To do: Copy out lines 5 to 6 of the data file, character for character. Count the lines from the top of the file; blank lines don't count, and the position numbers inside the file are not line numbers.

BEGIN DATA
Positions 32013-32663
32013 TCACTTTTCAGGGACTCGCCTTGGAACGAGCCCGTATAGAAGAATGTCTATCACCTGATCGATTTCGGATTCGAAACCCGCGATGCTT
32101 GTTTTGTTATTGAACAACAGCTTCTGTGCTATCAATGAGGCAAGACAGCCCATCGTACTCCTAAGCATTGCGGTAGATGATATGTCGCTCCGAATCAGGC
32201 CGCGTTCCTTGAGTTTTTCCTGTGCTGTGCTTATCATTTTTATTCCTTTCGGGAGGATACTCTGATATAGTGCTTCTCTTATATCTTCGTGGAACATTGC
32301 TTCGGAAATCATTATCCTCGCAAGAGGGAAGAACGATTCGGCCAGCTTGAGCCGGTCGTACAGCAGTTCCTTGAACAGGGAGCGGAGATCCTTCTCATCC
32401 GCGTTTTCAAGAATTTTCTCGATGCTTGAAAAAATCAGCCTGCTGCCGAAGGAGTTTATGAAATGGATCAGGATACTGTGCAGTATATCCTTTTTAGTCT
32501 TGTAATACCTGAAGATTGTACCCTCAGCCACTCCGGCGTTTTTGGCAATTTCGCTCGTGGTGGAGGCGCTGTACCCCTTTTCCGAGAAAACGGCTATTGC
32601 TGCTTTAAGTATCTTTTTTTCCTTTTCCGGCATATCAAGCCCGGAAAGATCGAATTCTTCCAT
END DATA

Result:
32301 TTCGGAAATCATTATCCTCGCAAGAGGGAAGAACGATTCGGCCAGCTTGAGCCGGTCGTACAGCAGTTCCTTGAACAGGGAGCGGAGATCCTTCTCATCC
32401 GCGTTTTCAAGAATTTTCTCGATGCTTGAAAAAATCAGCCTGCTGCCGAAGGAGTTTATGAAATGGATCAGGATACTGTGCAGTATATCCTTTTTAGTCT